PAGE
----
This week I’d like to focus on some of the coping mechanisms that have worked for me when dealing with anxiety. While some of these can sound obvious, they really do make a difference in the long run. It’s important to note that not every coping mechanism works the same for everyone. It’s up to you try out different strategies and see what works best for you and fits with your lifestyle.
When I started having feelings of panic and excessive worry, I was stressed and rushing everywhere. Well, the obvious thing to do is, slow down and take some time to go about your day. This is easier said than done, of course. When you rush through your day, your breathing changes and it affects your nerves.
My first recommended coping strategy is breathing exercises and meditation. This won’t fix everything overnight, but in time it does work. Trust me, everyone feels a bit weird when they first start meditating or doing breathing exercises. What am I doing? Why am I wasting time? I have to get this and that done. I don’t have time. These are all things I’ve said while meditating. It doesn’t have to be a long meditation. I think I started with an eight-minute guided meditation on YouTube, and worked my way up to 45-minute guided meditations. I found that meditation helped me first thing in the morning, to start the day right, or at the end of the day to help shed the day’s stress. I did some of my meditations on the train to work, or on a lunch break if I was feeling anxious.
The meditation involves simply sitting or lying down, closing your eyes and breathing while listening to the recording. Slowing your breathing and really taking your time will relax you and calm your nerves. As your mind starts to wander, go back to focusing on your breath. When I spoke to someone and mentioned that I was doing meditation, they said that it was a great start and that after about 4-6 weeks of continuous practice, I would start to see greater improvements!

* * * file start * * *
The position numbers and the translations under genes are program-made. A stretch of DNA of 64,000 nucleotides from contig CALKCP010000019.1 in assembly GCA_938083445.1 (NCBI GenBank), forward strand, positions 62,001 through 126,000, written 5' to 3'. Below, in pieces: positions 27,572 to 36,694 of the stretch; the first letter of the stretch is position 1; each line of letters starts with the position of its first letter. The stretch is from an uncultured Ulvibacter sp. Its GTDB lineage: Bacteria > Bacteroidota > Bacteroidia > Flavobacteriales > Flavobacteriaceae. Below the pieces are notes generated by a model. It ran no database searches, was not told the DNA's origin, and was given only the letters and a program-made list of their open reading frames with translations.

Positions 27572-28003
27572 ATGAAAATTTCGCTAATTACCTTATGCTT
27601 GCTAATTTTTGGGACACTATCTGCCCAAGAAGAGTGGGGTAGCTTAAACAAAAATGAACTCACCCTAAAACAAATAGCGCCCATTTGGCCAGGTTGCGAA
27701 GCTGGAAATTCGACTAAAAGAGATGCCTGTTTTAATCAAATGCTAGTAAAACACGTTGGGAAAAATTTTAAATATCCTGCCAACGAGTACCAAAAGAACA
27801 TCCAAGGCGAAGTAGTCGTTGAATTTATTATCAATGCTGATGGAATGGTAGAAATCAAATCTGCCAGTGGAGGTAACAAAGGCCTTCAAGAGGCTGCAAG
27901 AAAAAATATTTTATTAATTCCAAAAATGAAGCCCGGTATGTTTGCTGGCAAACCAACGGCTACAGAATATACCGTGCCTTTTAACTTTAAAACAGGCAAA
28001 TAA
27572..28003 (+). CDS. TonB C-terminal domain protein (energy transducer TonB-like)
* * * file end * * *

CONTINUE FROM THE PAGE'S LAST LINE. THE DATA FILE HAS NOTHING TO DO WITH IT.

Another coping mechanism that worked well for me was forcing myself to socialize, and talking about anything and everything. It didn’t matter if it was a close friend, a co-worker or a family member. I would just talk about my day. In this day and age, most people stay in touch via social media or texting or some other electronic means. One thing I learned while going through my struggles is that while social media and text and email are great, they will never replace actual face-to-face interaction. If you can’t visit someone in person, call or video chat rather than texting or checking their Facebook. It’s amazing how many people freak out when their phone rings “Why are they calling me right now? What do they need? What’s wrong?” I’m definitely guilty of this. It’s good to take some time to visit with people, uninterrupted. Put your phone away! If I’m with someone and they are constantly on their phone texting, it just feels like they’d rather be talking to everyone else. Not cool!
One last coping mechanism that worked really well for me was exercise. Now, this doesn’t have to be Olympic weight training or running a marathon if that’s not what you’re into. Going to the gym can sometimes just feel like chore and something we “should do.” Find some sort of exercise that you enjoy and it won’t feel like work. Take the dog for a walk, take the kids to the park, play sports, do yoga or dance. These are all good starts for getting up and moving and enjoying your exercise.
Next week I will be getting into more detail of how I managed my time and balanced my work and home life and self-care. Thanks for coming back each week and I’ll see you next Monday!